Basic information structures

Web sites are built around basic structural themes. These fundamental architectures govern the navigational interface of the Web site and mold the user's mental models of how the information is organized. Three essential structures can be used to build a Web site: sequences, hierarchies, and webs.


The simplest way to organize information is to place it in a sequence. Sequential ordering may be chronological, a logical series of topics progressing from the general to the specific, or alphabetical, as in indexes, encyclopedias, and glossaries. Straight sequences are the most appropriate organization for training sites, for example, in which the reader is expected to go through a fixed set of material and the only links are those that support the linear navigation path:

Illustration: Sequential site

More complex Web sites may still be organized as a logical sequence, but each page in the main sequence may have links to one or more pages of digressions, parenthetical information, or information on other Web sites:

Diagram: Complex site


Information hierarchies are the best way to organize most complex bodies of information. Because Web sites are usually organized around a single home page, hierarchical schemes are particularly suited to Web site organization. Hierarchical diagrams are very familiar in corporate and institutional life, so most users find this structure easy to understand. A hierarchical organization also imposes a useful discipline on your own analytical approach to your content, because hierarchies are practical only with well-organized material.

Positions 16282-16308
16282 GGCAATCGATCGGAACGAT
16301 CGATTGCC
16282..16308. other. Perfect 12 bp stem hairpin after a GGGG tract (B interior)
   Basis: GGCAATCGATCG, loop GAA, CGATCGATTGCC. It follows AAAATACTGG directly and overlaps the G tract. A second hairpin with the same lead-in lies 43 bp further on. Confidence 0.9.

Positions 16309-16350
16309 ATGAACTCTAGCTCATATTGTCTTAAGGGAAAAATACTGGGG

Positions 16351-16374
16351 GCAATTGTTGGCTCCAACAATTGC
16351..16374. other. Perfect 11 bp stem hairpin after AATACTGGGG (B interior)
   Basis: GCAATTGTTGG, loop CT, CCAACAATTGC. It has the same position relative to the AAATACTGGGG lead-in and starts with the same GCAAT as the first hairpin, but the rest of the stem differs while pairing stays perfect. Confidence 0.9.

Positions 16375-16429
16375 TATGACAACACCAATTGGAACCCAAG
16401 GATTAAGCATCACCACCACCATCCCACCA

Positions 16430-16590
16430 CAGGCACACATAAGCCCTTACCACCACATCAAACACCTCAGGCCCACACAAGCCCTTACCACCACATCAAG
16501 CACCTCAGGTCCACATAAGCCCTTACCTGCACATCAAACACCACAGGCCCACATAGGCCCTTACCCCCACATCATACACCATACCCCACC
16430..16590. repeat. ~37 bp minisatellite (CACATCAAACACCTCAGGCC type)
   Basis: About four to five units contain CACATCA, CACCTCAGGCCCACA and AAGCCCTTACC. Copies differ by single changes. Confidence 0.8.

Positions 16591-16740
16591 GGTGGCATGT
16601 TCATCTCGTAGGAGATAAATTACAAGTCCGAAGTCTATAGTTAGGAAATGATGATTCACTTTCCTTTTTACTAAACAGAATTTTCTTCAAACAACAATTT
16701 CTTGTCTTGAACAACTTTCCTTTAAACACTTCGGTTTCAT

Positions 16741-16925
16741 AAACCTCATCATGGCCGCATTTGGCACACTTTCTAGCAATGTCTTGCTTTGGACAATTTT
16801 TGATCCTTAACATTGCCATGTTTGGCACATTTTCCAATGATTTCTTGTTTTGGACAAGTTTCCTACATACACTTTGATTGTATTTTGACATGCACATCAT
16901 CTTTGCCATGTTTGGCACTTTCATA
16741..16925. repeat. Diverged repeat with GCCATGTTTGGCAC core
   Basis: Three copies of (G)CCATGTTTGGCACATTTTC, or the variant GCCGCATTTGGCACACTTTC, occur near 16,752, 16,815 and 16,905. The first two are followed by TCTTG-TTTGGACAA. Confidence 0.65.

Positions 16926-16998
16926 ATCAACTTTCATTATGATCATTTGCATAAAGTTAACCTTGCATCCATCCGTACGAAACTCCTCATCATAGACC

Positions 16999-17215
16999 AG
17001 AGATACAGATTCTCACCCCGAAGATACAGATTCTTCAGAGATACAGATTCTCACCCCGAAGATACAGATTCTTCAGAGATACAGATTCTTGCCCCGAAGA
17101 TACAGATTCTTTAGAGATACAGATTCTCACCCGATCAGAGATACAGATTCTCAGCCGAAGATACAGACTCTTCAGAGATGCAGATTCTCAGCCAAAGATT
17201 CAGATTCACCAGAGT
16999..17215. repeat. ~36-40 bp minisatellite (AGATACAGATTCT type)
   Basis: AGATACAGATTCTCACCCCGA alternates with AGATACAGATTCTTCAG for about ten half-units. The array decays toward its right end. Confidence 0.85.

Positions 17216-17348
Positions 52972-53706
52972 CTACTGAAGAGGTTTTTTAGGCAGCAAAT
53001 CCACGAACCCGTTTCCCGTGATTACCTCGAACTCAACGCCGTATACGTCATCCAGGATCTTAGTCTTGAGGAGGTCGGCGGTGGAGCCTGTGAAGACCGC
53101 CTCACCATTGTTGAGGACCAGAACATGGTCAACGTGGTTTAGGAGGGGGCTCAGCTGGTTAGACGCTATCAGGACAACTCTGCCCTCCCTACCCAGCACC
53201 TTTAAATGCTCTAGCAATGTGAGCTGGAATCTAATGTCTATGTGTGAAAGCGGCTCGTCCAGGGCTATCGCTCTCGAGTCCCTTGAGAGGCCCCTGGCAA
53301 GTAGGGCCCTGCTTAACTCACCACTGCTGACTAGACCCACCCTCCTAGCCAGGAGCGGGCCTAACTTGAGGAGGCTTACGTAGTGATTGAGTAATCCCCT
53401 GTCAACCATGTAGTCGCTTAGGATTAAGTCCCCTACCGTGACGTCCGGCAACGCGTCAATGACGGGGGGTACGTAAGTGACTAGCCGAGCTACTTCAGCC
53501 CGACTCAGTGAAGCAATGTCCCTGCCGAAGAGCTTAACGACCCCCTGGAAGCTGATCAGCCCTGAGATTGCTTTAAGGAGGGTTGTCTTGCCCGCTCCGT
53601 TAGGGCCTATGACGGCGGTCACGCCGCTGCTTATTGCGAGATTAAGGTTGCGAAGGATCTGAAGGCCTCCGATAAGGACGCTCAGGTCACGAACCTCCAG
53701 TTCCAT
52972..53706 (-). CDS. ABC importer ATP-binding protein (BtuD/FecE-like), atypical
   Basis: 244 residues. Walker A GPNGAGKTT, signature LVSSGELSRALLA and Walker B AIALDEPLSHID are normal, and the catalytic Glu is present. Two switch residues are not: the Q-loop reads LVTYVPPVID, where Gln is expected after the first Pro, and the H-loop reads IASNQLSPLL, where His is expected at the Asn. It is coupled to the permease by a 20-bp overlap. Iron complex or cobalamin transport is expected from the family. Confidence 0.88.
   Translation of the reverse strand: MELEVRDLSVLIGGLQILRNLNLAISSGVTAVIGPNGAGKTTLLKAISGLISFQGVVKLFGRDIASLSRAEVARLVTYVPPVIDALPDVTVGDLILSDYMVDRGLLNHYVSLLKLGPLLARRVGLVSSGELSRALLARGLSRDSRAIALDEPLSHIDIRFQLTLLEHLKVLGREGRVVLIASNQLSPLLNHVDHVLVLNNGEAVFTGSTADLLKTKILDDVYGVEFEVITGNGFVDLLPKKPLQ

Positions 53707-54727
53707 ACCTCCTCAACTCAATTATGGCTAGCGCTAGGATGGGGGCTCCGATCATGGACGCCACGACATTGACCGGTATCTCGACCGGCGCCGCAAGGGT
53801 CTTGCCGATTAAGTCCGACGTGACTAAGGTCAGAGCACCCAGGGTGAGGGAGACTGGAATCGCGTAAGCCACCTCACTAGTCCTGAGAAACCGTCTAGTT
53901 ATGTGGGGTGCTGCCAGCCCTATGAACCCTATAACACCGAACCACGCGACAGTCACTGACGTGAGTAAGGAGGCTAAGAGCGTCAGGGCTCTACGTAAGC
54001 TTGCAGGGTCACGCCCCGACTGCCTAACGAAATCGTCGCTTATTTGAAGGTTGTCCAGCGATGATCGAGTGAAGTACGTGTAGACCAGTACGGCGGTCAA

Diagram: Hierarchical organizational structure


Weblike organizational structures pose few restrictions on the pattern of information use. In this structure the goal is often to mimic associative thought and the free flow of ideas, allowing users to follow their interests in a unique, heuristic, idiosyncratic pattern. This organizational pattern develops with dense links both to information elsewhere in the site and to information at other sites. Although the goal of this organization is to exploit the Web's power of linkage and association to the fullest, weblike structures can just as easily propagate confusion. Ironically, associative organizational schemes are often the most impractical structure for Web sites because they are so hard for the user to understand and predict. Webs work best for small sites dominated by lists of links and for sites aimed at highly educated or experienced users looking for further education or enrichment and not for a basic understanding of a topic.

Diagram: Weblike organizational structure